Protests in China: What are activists doing to circumvent censorship?

Protests in China: What are activists doing to circumvent censorship?

UPGRADE DAY

The Chinese people are angry: the extreme measures put in place by the regime to curb the evolution of the COVID-19 pandemic, mixed with a violent crackdown campaign by the authorities, have succeeded to exhaust the patience of many citizens who have chosen to occupy public space to show their discontent. 

Censorship, very present in China, tries to erase the traces of these revolts on social networks. But nothing works. Freedom activists manage to circumvent the iron curtain in order to show their reality to the whole world.

The demonstrations, the most intense since 1989, were thus able to spread to several major Chinese cities such as Beijing, Wuhan, Shanghai, Nanjing and Chengdu.

How do they do it, when the Chinese government is stepping up its efforts to crush all forms of dissent? 

Leaving traces at all costs

< p>The movement protesting sanitary measures gained momentum last week with the fire at a residential building in Ürümqi, located in the Xinjiang region. The event, which killed a dozen people, inflamed public opinion. 

Images, showing the fire trucks standing at a ridiculous distance from the building, began to be broadcast on the networks. The latter were so far away that their jet of water did not reach the flames. 

Images showing barred doors from outside also shocked.

It should be noted that several residents of the building were Uyghurs, an oppressed minority in China.

Internet users then condemned the zeal of the government in its application of anti-COVID measures. These videos were viewed tens of thousands of times on Weibo and WeChat, Chinese social networks, before being deleted by censors.

In another attempt to quell popular discontent, Chinese social networks have deleted searches around the words “Xinjiang” and “Beijing”. The phrase “I saw it” has also been erased.

But the damage was already done. Many users have managed to save the original posts and have used a virtual private network (VPN) to re-share them on government-banned Western platforms, such as Twitter or Instagram. In one week, Twitter went from 150th to 9th among the most downloaded applications in China, according to TechCrunch.

Some also manage to circumvent the censorship present on Chinese sites by using coded language. Internet users will express themselves using irony and euphemisms. This strategy was also used during the #MeToo movement, where women used the keyword “rice bunny” to circumvent censorship.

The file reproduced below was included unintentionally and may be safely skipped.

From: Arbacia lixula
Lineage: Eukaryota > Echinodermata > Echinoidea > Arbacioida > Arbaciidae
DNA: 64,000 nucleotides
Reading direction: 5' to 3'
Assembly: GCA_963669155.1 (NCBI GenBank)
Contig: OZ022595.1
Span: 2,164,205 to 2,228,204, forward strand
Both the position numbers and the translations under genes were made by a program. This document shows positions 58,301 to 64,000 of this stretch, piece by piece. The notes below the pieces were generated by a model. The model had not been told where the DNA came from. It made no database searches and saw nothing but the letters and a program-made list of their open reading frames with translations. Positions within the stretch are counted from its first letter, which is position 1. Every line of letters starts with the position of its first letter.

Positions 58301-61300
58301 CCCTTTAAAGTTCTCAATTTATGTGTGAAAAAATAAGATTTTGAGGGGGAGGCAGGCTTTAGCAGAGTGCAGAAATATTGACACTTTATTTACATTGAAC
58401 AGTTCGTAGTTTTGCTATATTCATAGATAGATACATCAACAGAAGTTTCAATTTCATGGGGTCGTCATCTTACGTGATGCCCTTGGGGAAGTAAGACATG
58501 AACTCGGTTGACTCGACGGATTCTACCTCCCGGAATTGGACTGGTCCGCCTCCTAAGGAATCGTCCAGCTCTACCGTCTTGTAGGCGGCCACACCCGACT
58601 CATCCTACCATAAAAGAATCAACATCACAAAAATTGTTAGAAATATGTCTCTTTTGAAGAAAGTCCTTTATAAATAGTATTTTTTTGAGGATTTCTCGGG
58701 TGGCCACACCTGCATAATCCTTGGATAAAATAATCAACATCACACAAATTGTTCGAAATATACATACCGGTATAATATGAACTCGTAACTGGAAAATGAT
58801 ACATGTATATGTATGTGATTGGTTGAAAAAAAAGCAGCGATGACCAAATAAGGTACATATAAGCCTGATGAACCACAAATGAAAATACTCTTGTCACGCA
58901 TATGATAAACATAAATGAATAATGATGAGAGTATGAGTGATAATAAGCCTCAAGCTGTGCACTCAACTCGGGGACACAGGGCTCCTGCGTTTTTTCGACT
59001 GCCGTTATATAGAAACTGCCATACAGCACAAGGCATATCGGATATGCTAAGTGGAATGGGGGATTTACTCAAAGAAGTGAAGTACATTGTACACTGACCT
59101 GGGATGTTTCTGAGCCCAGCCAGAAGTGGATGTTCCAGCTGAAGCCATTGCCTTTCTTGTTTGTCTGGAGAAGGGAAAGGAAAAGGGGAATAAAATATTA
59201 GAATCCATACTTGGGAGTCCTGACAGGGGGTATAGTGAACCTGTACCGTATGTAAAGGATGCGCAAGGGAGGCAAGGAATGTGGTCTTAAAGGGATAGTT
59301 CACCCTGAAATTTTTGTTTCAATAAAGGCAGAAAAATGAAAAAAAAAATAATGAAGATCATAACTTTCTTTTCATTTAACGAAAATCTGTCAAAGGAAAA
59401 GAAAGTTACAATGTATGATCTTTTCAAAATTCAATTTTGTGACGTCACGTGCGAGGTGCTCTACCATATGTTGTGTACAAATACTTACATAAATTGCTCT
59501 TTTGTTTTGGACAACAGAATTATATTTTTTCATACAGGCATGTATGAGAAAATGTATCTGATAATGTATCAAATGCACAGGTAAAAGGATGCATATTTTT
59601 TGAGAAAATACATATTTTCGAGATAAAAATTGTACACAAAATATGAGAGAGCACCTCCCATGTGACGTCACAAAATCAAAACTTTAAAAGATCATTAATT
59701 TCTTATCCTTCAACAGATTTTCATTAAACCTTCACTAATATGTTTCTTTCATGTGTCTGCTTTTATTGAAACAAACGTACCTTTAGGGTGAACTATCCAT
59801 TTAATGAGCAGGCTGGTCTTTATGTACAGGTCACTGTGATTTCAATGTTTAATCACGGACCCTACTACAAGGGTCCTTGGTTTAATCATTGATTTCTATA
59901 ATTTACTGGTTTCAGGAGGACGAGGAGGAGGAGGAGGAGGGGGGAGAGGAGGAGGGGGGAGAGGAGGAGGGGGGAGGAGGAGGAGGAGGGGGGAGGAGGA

However, the authorities quickly understood these schemes and are trying to all the means to curb popular discontent. Accounts, used by Beijing, shared pornographic images to dilute activists' posts. The cuts led by Elon Musk, the platform's new owner, make it easy for fake news to spread.

A lawyer, questioned by a journalist on the spot, claimed that the Chinese regime uses data from telephones and social networks to trace and arrest protesters.

“Police are stopping random people on the street to check their phones,” journalist William Wang told BBC World. If they have installed apps like Twitter or Telegram, they are forced to delete them. They must also give their personal information to the authorities.”

Foreign Journalists

Several protesters contacted foreign journalists to circumvent government propaganda.

The phenomenon worries the regime so much that students at Tsinghua University in Beijing have been instructed not to speak to journalists who have not been approved by the government.

“Cyber-surveillance in China is very strong, explains this journalist. One of my sources told me that she received a call from the government asking her to stop sharing information.”

The latter also adds that many people have deleted the discussions they had had with him.

Protesters, however, continue to make more public outbursts to attract international media attention. 

They use the blank sheet to illustrate “silenced opposition”. This gesture can also be interpreted as a way of taunting the authorities. “It's a way for them to say 'Are you going to arrest me for holding an empty sign?'” BBC journalist Stephen McDonell wrote on Twitter.

< blockquote class="twitter-tweet">

You’ll notice anti-#ZeroCovid protestors holding blank sheets of paper in #China. This is not only a statement about dissent being silenced here, it’s also an up yours to the authorities, as if to say ‘Are you going to arrest me for holding a sign saying nothing? pic.twitter.com/zY383aruRu

— Stephen McDonell (@StephenMcDonell) November 27, 2022

Beijing is trying to discredit this popular discontent by claiming that the protests are driven by “foreign forces”.

Influencers paid by the government claim that protesters are using blank sheets to allow Western countries to write the messages they want via photomontages.

Several conspiracy theories, fueled by agents of the regime, circulate on social networks. Some of them even claim that Hong Kongers were paid by the CIA to sow discord in the country.

They also claim that the candlelight vigils, held in honor of the victims of the Ürümqi fire, are Western initiatives since the Chinese “don't don't use candles. The “real ones” use flower crowns.

Recall that this is not the first time that China blames the West for its social unrest. In 2019, she accused a US consul and a New York Times editor of leading pro-democracy protests.